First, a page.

Resistance to Ivermectin

The following articles clearly demonstrate the superior efficacy of abamectin versus ivermectin in sheep.

Ivermectin-resistant Ostertagia circumcincta from sheep in the lower North Island and their susceptibility to other macrocyclic lactone anthelmintics.

Leathwick DM , Moen IC , Miller CM , Sutherland IA, New Zealand Veterinary Journal 49(3), 123-124, 2001

Abstract:

AIM:

To confirm the ivermectin resistance status of a strain of Ostertagia circumcincta which was isolated from a sheep farm in the lower North Island of New Zealand and to assess the susceptibility of this strain to other macrocycliclactone anthelmintics.(ML group)

METHODS:

Twenty-five lambs housed indoors were each infected with 12,000 L3 larvae of the above parasite strain. Approximately 3 weeks after infection the lambs were allocated to 1 of 4 treatment groups (3 groups of 6, and 1 group of 7 lambs), one of which remained untreated while the others were drenched orally with ivermectin, moxidectin or abamectin at 0.2 mg/kg liveweight. Faecal egg counts (FECs) before and after treatment, and post-mortem worm burdens 10 days after treatment were examined to assess efficacies of each anthelmintic.

RESULTS:

Treatment with ivermectin reduced the mean FEC by only 18% and the mean worm burden by only 42%, whereas moxidectin and abamectin reduced FECs by 92% and worm burdens by 95%.

CONCLUSION:

These results, together with a similar case described recently from the South Island, confirm the emergence of ivermectin resistance in nematode parasites of sheep in New Zealand. The superior efficacy of moxidectin and abamectin in this case indicates that, following the emergence of resistance to ivermectin, some short-term practical use may still be made of these other anthelmintics. However, their continued use will undoubtedly result in increased levels of resistance and eventual therapeutic failure of these products also.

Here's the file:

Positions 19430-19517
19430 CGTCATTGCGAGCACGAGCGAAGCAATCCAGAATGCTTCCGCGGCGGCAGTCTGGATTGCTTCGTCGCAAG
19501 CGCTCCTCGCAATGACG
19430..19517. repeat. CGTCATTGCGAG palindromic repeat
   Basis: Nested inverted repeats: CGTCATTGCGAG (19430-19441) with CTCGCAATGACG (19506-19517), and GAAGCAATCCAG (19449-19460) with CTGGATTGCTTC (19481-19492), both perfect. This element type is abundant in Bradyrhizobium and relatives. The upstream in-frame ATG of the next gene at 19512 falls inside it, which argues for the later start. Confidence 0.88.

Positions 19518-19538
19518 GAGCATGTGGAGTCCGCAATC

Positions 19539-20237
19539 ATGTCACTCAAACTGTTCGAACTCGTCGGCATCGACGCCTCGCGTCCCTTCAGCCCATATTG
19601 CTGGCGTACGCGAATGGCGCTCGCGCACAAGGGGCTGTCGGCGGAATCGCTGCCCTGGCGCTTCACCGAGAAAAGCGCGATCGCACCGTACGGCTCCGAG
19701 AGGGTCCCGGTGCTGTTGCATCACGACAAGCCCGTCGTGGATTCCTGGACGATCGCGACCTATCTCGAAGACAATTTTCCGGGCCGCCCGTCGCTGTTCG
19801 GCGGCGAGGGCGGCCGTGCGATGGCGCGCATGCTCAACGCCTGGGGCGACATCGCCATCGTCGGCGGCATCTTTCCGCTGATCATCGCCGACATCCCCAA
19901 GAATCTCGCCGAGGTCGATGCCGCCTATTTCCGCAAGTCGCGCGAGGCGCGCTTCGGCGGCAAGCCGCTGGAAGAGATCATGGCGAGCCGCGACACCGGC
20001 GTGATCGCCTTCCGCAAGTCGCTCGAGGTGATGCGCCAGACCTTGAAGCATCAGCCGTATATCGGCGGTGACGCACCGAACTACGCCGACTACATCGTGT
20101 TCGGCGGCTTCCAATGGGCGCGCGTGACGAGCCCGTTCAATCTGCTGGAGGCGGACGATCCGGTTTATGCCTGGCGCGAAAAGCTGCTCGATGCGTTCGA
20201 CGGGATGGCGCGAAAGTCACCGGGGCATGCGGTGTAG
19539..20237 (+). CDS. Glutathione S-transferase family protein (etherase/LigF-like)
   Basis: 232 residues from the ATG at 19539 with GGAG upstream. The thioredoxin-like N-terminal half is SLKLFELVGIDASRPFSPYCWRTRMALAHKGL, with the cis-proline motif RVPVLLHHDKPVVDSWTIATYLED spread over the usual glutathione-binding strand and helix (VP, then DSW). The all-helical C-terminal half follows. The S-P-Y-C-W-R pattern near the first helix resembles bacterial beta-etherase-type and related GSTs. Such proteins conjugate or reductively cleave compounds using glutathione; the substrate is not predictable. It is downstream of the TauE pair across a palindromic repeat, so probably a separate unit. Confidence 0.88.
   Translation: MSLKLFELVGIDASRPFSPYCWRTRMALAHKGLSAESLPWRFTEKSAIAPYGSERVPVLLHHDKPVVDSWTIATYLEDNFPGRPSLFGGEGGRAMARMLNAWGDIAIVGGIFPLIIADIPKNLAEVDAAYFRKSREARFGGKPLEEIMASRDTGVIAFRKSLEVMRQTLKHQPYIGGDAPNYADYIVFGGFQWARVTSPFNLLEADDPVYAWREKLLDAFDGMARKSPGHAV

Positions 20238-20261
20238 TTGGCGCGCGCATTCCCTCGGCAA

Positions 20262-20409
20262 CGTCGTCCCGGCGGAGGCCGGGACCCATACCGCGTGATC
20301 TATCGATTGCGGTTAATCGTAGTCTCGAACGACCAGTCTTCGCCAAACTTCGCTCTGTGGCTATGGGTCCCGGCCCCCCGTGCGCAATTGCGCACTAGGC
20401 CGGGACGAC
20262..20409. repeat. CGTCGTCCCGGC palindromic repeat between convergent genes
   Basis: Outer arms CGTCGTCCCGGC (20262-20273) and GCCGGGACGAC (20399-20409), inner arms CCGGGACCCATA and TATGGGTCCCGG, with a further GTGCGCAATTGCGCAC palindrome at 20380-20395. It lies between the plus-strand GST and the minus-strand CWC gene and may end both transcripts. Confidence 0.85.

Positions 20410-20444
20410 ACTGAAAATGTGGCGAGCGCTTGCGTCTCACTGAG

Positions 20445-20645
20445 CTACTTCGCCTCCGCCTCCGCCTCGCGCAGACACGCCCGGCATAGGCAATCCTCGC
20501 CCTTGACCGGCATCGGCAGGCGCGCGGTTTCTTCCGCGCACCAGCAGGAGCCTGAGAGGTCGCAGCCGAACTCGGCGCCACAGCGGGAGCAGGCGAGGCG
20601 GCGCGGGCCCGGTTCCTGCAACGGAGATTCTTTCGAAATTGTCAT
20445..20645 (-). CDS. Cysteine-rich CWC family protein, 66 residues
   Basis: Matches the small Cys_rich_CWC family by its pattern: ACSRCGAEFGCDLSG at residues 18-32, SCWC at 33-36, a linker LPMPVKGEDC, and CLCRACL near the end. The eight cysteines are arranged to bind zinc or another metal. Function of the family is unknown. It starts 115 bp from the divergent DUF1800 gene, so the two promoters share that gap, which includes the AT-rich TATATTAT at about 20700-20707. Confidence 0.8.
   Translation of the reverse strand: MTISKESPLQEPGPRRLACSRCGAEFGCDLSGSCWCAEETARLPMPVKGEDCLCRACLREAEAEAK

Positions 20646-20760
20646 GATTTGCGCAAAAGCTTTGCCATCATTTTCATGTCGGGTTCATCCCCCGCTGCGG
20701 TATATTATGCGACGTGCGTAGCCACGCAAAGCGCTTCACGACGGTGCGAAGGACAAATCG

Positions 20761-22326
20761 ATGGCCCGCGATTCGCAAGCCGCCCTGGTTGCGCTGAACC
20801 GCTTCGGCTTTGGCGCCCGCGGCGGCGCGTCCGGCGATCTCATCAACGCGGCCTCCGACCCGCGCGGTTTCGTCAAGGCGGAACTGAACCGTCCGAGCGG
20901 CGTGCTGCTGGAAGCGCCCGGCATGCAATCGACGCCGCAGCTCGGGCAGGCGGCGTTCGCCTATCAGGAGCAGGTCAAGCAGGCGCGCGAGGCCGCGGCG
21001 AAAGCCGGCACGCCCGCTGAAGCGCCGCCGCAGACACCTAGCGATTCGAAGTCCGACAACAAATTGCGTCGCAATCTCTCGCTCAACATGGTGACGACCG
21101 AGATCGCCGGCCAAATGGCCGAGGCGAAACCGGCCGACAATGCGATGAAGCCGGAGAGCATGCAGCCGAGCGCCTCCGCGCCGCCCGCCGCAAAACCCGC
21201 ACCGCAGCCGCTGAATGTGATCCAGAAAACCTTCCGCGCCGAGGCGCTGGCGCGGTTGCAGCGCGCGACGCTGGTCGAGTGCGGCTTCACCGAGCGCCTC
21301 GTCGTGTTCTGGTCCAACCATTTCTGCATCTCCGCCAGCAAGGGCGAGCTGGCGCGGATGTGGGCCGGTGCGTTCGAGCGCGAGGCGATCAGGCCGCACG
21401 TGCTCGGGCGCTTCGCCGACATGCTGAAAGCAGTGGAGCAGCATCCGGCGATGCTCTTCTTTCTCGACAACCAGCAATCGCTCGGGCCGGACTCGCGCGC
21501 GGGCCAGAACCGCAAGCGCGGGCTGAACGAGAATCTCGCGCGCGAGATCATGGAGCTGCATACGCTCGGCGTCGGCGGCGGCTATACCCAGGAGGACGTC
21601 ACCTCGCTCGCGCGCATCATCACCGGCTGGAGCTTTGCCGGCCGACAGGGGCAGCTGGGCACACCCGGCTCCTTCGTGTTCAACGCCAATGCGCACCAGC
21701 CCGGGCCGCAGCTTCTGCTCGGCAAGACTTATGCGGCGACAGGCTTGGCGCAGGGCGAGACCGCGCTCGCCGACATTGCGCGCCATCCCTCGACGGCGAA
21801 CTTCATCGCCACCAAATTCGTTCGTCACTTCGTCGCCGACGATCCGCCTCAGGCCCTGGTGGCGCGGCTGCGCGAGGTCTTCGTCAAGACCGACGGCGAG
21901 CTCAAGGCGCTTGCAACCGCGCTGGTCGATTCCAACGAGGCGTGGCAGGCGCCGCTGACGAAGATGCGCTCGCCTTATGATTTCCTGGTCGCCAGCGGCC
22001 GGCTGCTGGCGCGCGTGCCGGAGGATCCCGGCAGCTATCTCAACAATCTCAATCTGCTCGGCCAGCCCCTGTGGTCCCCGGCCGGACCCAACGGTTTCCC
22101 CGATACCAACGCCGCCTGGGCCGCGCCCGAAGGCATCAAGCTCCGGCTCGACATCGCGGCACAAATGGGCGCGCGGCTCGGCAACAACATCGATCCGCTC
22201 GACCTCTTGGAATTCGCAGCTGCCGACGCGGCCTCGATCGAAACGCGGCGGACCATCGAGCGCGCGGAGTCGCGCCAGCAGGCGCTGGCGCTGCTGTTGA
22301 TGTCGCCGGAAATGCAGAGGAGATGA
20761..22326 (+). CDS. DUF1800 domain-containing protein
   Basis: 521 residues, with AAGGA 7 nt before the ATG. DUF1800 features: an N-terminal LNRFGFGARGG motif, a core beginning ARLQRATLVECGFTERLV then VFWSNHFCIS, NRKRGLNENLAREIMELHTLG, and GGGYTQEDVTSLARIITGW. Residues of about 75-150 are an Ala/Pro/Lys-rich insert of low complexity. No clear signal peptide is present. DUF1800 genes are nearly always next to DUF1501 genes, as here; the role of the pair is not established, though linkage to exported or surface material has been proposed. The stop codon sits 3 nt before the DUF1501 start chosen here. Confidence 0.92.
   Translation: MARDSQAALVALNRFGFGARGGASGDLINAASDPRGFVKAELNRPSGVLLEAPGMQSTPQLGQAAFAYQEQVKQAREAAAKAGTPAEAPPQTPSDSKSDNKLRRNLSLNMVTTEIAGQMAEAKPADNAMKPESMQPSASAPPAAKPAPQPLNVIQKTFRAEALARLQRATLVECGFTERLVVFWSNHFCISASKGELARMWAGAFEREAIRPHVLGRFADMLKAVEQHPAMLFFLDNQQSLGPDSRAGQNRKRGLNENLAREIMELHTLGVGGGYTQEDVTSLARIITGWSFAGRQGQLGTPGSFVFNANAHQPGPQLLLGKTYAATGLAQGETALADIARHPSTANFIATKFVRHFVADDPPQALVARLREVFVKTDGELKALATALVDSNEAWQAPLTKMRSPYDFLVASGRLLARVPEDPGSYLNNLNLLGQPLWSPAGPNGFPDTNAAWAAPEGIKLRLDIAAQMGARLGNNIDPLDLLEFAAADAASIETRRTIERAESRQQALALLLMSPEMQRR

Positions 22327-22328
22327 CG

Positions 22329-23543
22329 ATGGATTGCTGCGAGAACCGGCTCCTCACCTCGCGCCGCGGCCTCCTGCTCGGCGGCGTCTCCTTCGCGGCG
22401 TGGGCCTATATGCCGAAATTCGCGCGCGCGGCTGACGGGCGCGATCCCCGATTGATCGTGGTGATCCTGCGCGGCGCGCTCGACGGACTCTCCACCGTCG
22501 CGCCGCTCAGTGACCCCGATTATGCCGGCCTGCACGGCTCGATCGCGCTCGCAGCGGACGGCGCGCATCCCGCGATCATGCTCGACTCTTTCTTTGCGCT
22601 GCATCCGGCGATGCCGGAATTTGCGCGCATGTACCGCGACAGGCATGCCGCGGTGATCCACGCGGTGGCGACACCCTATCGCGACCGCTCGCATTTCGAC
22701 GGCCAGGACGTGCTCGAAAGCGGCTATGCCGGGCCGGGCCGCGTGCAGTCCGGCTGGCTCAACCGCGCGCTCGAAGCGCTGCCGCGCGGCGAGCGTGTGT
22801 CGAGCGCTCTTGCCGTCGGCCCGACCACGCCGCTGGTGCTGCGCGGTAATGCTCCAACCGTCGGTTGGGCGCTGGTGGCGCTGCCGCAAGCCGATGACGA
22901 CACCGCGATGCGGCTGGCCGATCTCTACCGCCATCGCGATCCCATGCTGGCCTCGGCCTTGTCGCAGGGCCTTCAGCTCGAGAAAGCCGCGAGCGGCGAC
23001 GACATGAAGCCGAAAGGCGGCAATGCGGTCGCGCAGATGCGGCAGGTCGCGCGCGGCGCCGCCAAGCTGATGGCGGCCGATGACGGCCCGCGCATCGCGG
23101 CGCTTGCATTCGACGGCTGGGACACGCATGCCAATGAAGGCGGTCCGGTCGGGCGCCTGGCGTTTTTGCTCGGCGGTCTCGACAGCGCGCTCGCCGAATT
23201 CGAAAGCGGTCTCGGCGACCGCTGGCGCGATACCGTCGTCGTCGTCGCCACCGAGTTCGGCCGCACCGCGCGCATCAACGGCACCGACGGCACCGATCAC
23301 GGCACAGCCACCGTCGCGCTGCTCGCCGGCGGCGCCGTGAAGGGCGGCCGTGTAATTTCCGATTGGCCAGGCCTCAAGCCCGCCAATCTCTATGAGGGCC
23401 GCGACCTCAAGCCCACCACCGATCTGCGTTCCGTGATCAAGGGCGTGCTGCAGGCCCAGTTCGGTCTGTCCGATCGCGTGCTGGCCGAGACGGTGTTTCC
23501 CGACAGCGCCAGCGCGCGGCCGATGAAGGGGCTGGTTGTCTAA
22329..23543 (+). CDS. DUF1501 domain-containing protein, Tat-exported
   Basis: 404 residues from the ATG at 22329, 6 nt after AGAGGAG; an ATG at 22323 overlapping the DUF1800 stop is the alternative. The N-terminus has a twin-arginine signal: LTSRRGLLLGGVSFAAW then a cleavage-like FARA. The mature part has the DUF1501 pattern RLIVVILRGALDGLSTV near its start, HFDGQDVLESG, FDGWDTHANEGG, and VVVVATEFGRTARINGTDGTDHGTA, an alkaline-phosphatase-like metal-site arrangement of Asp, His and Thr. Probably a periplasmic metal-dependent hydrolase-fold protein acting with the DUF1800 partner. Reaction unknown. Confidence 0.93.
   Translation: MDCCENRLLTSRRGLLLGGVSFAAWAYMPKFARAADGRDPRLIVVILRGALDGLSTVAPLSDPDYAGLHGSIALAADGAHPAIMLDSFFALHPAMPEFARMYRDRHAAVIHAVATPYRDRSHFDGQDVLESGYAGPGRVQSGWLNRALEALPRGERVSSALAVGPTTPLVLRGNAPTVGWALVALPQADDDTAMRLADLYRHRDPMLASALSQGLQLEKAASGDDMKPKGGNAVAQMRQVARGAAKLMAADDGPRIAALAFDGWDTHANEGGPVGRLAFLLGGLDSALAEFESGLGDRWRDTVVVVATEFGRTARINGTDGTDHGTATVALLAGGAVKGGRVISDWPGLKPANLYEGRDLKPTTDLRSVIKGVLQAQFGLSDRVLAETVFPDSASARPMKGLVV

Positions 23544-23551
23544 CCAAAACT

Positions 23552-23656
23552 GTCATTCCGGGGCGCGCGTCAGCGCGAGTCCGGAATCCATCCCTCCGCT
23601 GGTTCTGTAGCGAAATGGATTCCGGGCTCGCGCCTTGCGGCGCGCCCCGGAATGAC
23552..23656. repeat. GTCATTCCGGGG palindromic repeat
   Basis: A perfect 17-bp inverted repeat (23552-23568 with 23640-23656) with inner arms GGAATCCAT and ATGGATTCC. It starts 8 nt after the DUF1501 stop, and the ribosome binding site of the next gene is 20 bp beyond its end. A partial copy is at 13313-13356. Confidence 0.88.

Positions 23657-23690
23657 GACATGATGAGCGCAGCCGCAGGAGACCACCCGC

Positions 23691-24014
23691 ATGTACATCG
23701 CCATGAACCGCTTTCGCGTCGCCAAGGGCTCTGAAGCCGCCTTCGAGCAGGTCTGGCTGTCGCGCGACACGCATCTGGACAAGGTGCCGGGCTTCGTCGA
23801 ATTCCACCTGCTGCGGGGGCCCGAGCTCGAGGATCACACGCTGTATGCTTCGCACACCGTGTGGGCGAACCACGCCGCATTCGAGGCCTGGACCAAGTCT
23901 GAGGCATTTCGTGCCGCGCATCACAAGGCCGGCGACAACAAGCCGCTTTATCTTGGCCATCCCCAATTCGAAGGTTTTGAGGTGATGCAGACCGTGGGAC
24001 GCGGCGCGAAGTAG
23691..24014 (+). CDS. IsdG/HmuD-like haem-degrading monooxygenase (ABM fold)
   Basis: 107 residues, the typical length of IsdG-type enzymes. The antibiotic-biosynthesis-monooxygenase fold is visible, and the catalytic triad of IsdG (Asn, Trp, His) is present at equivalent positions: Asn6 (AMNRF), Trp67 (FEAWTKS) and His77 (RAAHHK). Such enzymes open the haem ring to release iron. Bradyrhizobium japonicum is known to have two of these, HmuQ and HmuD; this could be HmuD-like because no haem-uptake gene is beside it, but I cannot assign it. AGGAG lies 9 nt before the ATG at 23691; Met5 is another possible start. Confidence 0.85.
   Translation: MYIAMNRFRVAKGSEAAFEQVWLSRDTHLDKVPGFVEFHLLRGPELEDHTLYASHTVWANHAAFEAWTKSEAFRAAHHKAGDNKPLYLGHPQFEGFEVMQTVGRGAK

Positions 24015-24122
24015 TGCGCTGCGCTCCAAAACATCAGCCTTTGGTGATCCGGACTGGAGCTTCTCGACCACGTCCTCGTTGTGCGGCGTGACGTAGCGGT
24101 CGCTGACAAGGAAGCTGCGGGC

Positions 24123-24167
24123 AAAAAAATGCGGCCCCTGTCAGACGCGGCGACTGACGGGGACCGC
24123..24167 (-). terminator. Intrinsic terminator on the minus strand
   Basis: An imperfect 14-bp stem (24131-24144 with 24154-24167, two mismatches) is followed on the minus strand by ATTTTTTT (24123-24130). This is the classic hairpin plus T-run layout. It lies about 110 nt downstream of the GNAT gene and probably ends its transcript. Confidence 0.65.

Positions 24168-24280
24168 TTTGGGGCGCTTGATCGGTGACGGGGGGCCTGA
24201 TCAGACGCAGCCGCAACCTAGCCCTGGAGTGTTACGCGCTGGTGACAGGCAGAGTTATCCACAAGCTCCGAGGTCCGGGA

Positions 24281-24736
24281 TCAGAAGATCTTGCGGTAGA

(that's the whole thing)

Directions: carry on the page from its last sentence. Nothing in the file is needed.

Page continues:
Efficacy of abamectin against ivermectin-resistant strain of Trichostrongylus colubriformis in sheep.

Vet Parasitol. 2004 May 26;121(3-4):277-83.

Alka, Gopal RM, Sandhu KS, Sidhu PK .

Department of Epidemiology and Preventive Veterinary Medicine, Punjab Agricultural University, Ludhiana 141004, Punjab , India .

The efficacy of two formulations of abamectin, i.e. oral and injectable was determined against ivermectin-resistant strain of T. colubriformis in sheep. Twenty-four lambs were infected with 10,000 third stage larvae of ivermectin-resistant strain of T. colubriformis. Twenty-four days post-infection, the lambs were divided randomly into four groups of six animals each according to egg counts. The first group was left untreated and kept as a control. The second group was treated with ivermectin (oral) at 0.2mg kg (-1) body weight. The third group was treated with oral formulation of abamectin at 0.2mg kg (-1) body weight. The fourth group was treated with injectable formulation of abamectin at 0.2mg kg (-1) body weight. Fecal egg count and controlled slaughter tests were employed to determine the efficacy of abamectin (oral and injection) against ivermectin-resistant strain of T. colubriformis in sheep. Reduction in arithmetic mean fecal egg counts achieved by ivermectin (oral), abamectin (oral) and abamectin (injection) was 66, 98 and 76%, respectively 10 days after treatment. Ivermectin (oral), abamectin (oral) and abamectin (injection) reduced arithmetic mean worm burden by 63, 97 and 74%, respectively.

The findings demonstrated that abamectin oral formulation was more effective than abamectin injection against ivermectin-resistant strain of T. colubriformis in sheep.